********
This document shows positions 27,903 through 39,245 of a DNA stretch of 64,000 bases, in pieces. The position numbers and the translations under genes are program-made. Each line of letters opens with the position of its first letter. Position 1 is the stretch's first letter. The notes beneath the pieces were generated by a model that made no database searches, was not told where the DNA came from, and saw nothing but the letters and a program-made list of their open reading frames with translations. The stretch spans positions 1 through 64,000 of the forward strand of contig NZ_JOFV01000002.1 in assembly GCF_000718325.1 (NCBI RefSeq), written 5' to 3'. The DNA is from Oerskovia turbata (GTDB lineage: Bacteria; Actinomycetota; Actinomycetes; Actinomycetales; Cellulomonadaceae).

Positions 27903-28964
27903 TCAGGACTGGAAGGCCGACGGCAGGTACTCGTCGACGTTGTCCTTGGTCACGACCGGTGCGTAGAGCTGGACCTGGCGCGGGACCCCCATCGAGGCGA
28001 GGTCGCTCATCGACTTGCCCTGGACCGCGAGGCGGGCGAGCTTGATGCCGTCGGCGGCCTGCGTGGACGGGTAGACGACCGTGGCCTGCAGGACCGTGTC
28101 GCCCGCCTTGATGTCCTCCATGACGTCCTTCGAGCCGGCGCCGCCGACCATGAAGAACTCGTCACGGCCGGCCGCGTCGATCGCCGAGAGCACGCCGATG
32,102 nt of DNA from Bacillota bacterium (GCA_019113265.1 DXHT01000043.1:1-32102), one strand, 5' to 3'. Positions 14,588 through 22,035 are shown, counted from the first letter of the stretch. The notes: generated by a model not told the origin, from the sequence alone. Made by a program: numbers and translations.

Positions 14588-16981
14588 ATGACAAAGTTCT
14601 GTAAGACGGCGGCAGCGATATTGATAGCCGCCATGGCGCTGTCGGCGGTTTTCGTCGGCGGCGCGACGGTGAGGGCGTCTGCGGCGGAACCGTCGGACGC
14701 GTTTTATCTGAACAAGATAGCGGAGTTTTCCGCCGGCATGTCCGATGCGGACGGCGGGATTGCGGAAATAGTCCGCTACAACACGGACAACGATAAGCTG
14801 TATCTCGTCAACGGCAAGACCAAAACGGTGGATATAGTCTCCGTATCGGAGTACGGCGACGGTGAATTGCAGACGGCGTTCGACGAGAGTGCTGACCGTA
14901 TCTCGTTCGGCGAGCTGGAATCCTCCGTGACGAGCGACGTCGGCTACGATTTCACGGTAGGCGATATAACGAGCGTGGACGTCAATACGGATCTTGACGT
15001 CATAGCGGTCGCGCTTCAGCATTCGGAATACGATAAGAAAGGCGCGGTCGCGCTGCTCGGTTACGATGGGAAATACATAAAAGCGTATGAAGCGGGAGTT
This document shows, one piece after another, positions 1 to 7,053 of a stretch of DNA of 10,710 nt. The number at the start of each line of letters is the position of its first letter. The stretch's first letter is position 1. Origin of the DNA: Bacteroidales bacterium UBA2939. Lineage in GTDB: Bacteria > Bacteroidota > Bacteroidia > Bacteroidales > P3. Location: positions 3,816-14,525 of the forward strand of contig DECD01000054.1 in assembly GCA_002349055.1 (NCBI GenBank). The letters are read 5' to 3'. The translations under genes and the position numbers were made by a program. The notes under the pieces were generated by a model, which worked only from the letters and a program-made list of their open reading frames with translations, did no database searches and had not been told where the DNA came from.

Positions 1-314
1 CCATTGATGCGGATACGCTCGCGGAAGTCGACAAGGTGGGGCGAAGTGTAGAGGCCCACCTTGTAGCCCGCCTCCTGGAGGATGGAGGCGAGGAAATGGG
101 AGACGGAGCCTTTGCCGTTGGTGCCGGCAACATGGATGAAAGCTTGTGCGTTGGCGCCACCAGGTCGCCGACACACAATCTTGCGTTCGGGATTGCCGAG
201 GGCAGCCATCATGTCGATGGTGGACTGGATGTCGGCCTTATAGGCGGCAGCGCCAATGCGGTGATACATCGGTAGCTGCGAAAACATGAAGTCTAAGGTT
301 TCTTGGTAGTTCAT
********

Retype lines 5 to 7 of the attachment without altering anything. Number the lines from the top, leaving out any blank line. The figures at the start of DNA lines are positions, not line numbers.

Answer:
28101 GCCCGCCTTGATGTCCTCCATGACGTCCTTCGAGCCGGCGCCGCCGACCATGAAGAACTCGTCACGGCCGGCCGCGTCGATCGCCGAGAGCACGCCGATG
32,102 nt of DNA from Bacillota bacterium (GCA_019113265.1 DXHT01000043.1:1-32102), one strand, 5' to 3'. Positions 14,588 through 22,035 are shown, counted from the first letter of the stretch. The notes: generated by a model not told the origin, from the sequence alone. Made by a program: numbers and translations.

Positions 14588-16981